Asia Pacific Update: June 3
In today’s edition
- The reshaping of the makeup and cosmetics industry throughout Asia
- Sustainability, inclusion, and purpose are key
- From makeup to skincare; longer-lasting cosmetic solutions
- Makeup looks inspired by teary breakdowns, optical illusions, and animal prints
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Makeup, Cosmetics & Beauty
With social dynamics severely disrupted by lockdowns, quarantines, and remote work over the past eighteen months, make-up and cosmetic usage throughout Asia Pacific has been similarly transformed.
Oriented around core pandemic-era values like sustainability, inclusion, wellness, and escapism, today’s make-up and cosmetics are being deployed less around temporary aesthetics and more toward permanent, long-lasting transformations.
Continuing trends seen prior to the pandemic, beauty sectors are heavily embracing purpose-driven product design and marketing throughout Asia Pacific.
Many APAC brands and markets are committing to practices around sustainability and elimination of animal cruelty. Less than a year after effecting a ban on animal testing, Australia’s government has launched new legislation designed to help consumers better identify cruelty-free beauty brands, for example.
China’s government, meanwhile, has just significantly revised its legislation to allow foreign brands to sell their products in mainland China without meeting the country’s (previously mandatory) animal testing requirements. Japan’s government recently released a policy document outlining its vision for the country’s cosmetics industry – highlighting a specific focus on the industry’s contributions to global sustainability.
Beyond sustainability, brands are also prioritising inclusion for their products and communications. One of the world’s largest cosmetics brands recently launched an entire publication in The Philippines devoted to showcasing all types of beauty. In South Korea, a brand has earned headlines as the first k-beauty (a term referring to products and practices from the Korean beauty sector) to cater to darker skin tones.
In the past year, many startups in India‘s cosmetics sector have reported substantial growth (including year-on-year company growth of 250% and increases in annual revenue of up to 35% for 2020) and attributed it to their collective commitment to provide makeup specifically manufactured for Indian skin-tones and climates. In China, gender-inclusive makeup movement have helped create a men’s makeup market worth US$2.6 billion.
The sector’s focus on purpose and sustainability has grown hand-in-hand with a shift towards wellness and permanence in make-up usage in Asia Pacific.
In response to the pandemic, many consumers pivoted from beauty to skincare. A recent global study of young people aged 13 to 26 found that over 40% viewed skincare as their main beauty priority. In the past month, both Australia and New Zealand have seen leading domestic makeup brands launch skincare ranges.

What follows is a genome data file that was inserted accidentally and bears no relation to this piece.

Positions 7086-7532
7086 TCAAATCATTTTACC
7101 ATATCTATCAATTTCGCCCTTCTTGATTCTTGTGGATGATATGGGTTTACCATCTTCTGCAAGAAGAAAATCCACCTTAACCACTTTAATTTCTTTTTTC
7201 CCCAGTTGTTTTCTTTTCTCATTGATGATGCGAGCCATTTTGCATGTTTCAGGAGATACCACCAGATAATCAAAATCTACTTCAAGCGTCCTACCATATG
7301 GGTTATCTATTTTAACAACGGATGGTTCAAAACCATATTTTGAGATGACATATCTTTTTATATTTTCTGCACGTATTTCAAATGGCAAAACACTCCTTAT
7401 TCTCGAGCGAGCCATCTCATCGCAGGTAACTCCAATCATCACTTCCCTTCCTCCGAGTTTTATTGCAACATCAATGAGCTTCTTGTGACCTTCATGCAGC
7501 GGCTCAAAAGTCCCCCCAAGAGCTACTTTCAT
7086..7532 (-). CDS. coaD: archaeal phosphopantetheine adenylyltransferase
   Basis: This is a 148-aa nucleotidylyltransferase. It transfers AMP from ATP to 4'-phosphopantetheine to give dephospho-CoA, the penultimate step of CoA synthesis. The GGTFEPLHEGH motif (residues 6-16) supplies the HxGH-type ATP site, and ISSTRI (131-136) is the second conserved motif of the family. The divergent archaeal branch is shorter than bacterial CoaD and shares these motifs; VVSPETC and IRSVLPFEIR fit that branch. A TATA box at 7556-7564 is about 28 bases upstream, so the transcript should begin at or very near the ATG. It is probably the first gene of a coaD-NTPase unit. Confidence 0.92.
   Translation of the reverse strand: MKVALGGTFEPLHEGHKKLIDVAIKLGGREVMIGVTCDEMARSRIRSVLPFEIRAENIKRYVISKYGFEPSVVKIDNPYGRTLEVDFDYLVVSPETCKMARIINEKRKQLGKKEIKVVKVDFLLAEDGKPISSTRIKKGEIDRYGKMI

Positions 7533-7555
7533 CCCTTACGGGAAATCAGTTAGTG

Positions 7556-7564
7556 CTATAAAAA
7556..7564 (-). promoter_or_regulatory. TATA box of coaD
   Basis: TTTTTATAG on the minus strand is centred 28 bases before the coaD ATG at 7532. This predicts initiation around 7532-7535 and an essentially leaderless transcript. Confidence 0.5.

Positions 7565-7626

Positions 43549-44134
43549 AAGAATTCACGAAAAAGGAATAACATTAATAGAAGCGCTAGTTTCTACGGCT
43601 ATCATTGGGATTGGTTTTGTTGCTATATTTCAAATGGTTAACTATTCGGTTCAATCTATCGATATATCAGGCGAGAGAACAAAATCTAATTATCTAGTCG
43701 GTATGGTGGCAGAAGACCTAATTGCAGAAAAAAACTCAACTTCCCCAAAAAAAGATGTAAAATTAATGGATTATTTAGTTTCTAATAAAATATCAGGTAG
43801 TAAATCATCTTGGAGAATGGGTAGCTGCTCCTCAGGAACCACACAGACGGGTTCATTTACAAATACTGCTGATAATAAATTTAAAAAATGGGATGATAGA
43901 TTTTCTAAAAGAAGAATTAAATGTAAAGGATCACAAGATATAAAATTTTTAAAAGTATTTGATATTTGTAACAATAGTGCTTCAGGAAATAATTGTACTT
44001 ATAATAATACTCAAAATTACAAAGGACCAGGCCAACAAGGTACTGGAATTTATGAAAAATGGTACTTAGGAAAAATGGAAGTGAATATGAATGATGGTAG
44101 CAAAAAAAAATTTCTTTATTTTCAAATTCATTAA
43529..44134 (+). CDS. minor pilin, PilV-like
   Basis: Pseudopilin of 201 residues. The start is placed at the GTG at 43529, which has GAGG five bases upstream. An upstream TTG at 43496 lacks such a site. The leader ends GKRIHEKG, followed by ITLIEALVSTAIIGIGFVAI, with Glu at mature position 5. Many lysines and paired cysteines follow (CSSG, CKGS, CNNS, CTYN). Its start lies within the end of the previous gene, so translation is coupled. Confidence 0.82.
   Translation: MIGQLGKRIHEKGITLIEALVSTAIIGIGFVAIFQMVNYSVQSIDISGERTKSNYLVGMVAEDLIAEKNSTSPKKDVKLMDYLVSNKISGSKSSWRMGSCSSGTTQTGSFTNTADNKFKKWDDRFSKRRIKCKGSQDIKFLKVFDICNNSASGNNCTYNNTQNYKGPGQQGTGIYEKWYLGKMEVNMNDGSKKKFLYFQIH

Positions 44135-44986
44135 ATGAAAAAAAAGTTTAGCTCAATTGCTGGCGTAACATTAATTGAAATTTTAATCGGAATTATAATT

In China, a medical firm has launched the country’s first ‘functional cosmetics’ (i.e. cosmetics for healthcare purposes) platform. The brand responsible for the platform claims functional cosmetics represent 20% of China’s overall cosmetics market – and 60% of Japan’s cosmetics market.
These are just some examples of how makeup consumers are currently operating with a more long-term mindset than has traditionally been found within the sector. In New Zealand, many startups and technicians are offering semi-permanent makeup and cosmetic solutions like tattooing and brow growth serums to sidestep temporary makeup approaches and establish longer-lasting aesthetics.
The focus on sustainability, wellness, and permanence has also had an impact on more conventional makeup usage in the region. Once rooted in ideas of enhancement, makeup trends around Asia Pacific are increasingly leaning towards more fantastical and escapist approaches.
In Japan, a trend has emerged around Jirai Meiku (or ‘land mine makeup’). With a focus on reddened, puffy eyes and pale, translucent skin, it’s an aesthetic designed around looking vulnerable, emotional, and frail. In India, ‘illusion makeup’ (using makeup to create deceptive images and artworks) is growing in popularity. In Malaysia, one of the defining trends of eye makeup is to approximate animal prints.
With the majority of day-to-day cosmetic usage in Asia Pacific being deployed in aid of long-term health and wellbeing, makeup for specific events or celebrations has become an opportunity to explicitly showcase creativity, expression and personality through unconventional and colourful aesthetics.
Media analysis of stories covering Australia, Cambodia, Hong Kong SAR, Japan, Malaysia, Macau SAR, New Zealand, Philippines, Singapore, South Korea, Taiwan, Thailand, and Vietnam from 3 May to 3 June 2021
This briefing was prepared by the Weber Shandwick Insight and Intelligence team in Singapore. If you feel a specialised briefing and analysis bulletin could benefit your team, please get in touch: firstname.lastname@example.org.
About COVID-19 Recovery Report:
- The views and opinions reflected by these headlines do not necessarily represent those of Weber Shandwiick.
- The content of this news bulletin is a summary of publicly available news articles on events and developments related to COVID-19